The first of the additional links in the dofollow link code was a link with an anchor, or hashtag. I wanted to see if Googlebot looked at the link and indexed page2.html under the phrase anchor2. This is despite the fact that the link leads to page2.html, but the link that changes to page2.html # testhash uses anchor2.
Unfortunately, Googlebot did not remember this connection and did not pass the weight to the page2.html subpage for this phrase. As a result, in the search results for the phrase anchor2 there was only one subpage page1.html, where the word could be found in the link anchor.
Link to the site with the parameter
page2.html? parameter = 1
At the beginning, Googlebot was interested in the part of the link after the query mark and anchor inside the anchor3 link.
Googlebot was intrigued and tried to figure out what was meant. To avoid duplicate content indexing under other links, the canonical page page2.html referred to itself. The logs registered 8 views at this address, but the conclusions from here are rather sad: After 2 weeks, Googlebot began to go there much less often. In the end, he left and never returned.
Neither the page page2.html, nor the parameter with the link parameter parameter1 were indexed by the phrase anchor3. According to Search Console, this link does not exist – it does not count among incoming links. But at the same time, the phrase anchor3 is considered an anchor phrase.
Link to the site from a redirect
I wanted to get Googlebot to take a closer look at my site. As a result, every few days Googlebot clicked on the dofollow link with anchor4 on page1.html leading to page3.html. Page page3.html redirected with code 301 to page2.html. Unfortunately, in the case of a page with a parameter, after a month and a half the page page2.html has not yet been ranked by the phrase anchor4, which appeared in the redirect link on page1.html.
However, in the Google Search Console, in the Anchor Texts section, anchor4 is visible and indexed. This may mean that after some time the redirect began to work as expected. Therefore, page2.html will be ranked in anchor4 search results, despite the fact that this is the second link to the same landing page on the site.
Link to a page using the canonical tag
On page1.html, I posted a link to page5.html with a follow link using anchor5. At the same time, page5.html had unique content. It had a canonical tag on page2.html.
< link rel=“canonical” href=”https://example.com/page2.html” />
The page5 page.html was indexed despite the canonical tag.
Page5.html did not rank in search results for anchor5.
The page page5.html is ranked by the phrases used in the text of the page. This means that Googlebot completely ignored the canonical tags.
It seems that you cannot use rel = canonical to avoid indexing some content.
Part 2. Crowling budget
A crawling budget is a certain volume of pages that a Googlebot can crawl at a time.
When I thought over my SEO strategy, I wanted to make Googlebot dance to my tune. I checked SEO processes at the level of server logs, which helped me a lot. Thanks to this, I knew about the smallest bodily movements of the bot, and how it reacted to changes – the restructuring of the site, the complete alteration of internal linking, the display of information.
One of the tasks during the SEO campaign was to rebuild the site so that Googlebot only visited links that it could index and that we would like to see indexed. That is, the Google index should contain only those pages that are important to us in terms of SEO. Googlebot, on the other hand, should only browse the sites we want to index. This is not obvious to everyone, for example, when an online store introduces filtering by color, size and price by manipulating link parameters: example.com/women/shoes/?color=red&size=40&price=200-250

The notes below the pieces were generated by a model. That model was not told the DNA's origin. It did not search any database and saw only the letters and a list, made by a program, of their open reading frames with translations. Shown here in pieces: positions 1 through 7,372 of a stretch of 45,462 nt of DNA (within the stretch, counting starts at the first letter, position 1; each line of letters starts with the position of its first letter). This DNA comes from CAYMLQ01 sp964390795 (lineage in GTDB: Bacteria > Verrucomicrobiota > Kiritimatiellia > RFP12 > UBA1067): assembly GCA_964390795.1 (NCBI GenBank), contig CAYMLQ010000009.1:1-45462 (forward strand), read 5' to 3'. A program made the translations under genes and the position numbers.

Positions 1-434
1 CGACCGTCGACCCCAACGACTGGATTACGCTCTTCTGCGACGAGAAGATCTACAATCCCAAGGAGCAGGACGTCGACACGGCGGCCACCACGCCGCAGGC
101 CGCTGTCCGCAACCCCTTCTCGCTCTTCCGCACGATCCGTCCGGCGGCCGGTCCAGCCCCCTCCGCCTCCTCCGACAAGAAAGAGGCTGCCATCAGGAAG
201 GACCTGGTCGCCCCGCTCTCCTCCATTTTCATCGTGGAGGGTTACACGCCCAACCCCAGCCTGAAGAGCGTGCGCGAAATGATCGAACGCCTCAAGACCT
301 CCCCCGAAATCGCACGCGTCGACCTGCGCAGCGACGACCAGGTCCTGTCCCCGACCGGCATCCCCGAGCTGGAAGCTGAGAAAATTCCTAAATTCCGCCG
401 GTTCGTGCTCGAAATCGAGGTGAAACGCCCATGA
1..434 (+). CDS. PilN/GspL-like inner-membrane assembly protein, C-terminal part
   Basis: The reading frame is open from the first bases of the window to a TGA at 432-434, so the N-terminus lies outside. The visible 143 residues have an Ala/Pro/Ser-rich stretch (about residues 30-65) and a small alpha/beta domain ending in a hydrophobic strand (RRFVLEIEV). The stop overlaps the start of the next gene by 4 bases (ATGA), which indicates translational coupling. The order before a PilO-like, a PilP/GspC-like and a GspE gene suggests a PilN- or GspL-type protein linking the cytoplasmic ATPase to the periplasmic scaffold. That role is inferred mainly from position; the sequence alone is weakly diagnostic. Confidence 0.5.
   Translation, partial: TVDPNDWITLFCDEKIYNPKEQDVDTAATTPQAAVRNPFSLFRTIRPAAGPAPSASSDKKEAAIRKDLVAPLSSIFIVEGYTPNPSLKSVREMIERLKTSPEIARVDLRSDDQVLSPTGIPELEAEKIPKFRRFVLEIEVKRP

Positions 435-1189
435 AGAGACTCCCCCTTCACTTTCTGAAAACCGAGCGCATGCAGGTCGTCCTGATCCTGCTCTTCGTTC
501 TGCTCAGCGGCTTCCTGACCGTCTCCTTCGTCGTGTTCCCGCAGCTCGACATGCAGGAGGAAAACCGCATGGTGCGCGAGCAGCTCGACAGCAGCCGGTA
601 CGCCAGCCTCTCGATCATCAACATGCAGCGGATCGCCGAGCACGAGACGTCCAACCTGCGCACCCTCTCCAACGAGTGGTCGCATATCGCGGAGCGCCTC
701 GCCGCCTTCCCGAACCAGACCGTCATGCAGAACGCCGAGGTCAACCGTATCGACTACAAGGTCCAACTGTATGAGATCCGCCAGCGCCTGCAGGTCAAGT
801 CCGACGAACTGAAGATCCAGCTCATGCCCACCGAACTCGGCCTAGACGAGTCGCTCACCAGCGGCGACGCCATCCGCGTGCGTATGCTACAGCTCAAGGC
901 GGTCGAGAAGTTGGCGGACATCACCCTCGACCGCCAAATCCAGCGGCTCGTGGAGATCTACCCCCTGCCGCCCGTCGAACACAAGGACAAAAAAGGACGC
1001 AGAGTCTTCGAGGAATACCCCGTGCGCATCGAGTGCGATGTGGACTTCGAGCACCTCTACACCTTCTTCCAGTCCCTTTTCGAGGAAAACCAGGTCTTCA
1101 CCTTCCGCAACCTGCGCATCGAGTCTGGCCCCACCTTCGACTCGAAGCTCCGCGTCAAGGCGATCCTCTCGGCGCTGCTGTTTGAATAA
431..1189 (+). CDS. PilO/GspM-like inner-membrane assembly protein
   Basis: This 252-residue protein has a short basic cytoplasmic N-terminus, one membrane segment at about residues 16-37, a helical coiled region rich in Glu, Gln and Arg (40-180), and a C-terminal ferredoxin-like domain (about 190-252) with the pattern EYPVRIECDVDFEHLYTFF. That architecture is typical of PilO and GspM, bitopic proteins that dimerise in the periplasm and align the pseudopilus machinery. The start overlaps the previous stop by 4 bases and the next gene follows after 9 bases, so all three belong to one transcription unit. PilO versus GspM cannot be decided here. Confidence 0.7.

It may turn out that the solution that allows Googlebot to view dynamic links forces him to devote time to carefully checking and indexing, instead of just browsing.
Such dynamic links are not only useless, but also potentially harmful to SEO. This is because they can be mistakenly perceived as useless content. This can lead to the site losing ground.
During the experiment, I also wanted to test content structuring methods without using rel = ”nofollow”. To do this, I blocked Googlebot in the robots.txt file or placed part of the HTML code in frames that are invisible to the bot.
Googlebot easily navigated to page4.html and indexed the whole page. The subpage is not ranked in search results for the phrase anchor6 and cannot be found in the Anchor Texts section of the Google Search Console. Conclusion: the link did not transfer weight.
The link does not transfer weight – it is neutral.
I decided to raise my bids, but to my surprise, Googlebot overcame the obstacle in less than 2 hours after the link was posted.
To manage this link, I used an external function. This function was supposed to read the link from the data and the redirect – only from the user’s redirect to the landing page page9.html, as I had hoped. As in previous cases, page9.html was fully indexed.
Interestingly, despite the lack of inbound links, page9.html was the third most popular page on Googlebot after page1.html and page2.html. I used this method before to structure web services. However, as we can see, it no longer works. In SEO, nothing works forever.
Part 3. Hidden content
In the last test, I decided to check whether the bot indexed hidden content, or Google displayed such a page without hidden text, as some experts say.
I wanted to confirm or refute this hypothesis. To do this, I placed the text on more than 2000 characters on the page12.html page, hid about 20% of the text in CSS, and added a Show More button. Inside the hidden text was a link to page13.html with anchor9.
There is no doubt that the bot can display the page. We can see this in the Google Search Console and Google Insight Speed. However, my experiment showed that the hidden block of text was completely indexed. The phrases hidden in the text ranged in the search results, and Googlebot followed the links hidden in the text. Moreover, link anchors from a hidden block of text were visible in the Google Search Console in the anchor text section. The page13.html page also began to rank in the search results for the anchor9 keyword.
This is very important for online stores, where content is often located in hidden tabs. Now we are sure that Googlebot sees the content in hidden tabs, indexes it and transfers the weight of the links hidden in it.
The most important conclusion I made from this experiment is that there is no direct way to get around the first link rule using modified links — parameter links, 301 redirects, canonical and anchor links.
Googlebot can see and index the content hidden in the tabs, and follow the links in it.
A source: Search Engine Land article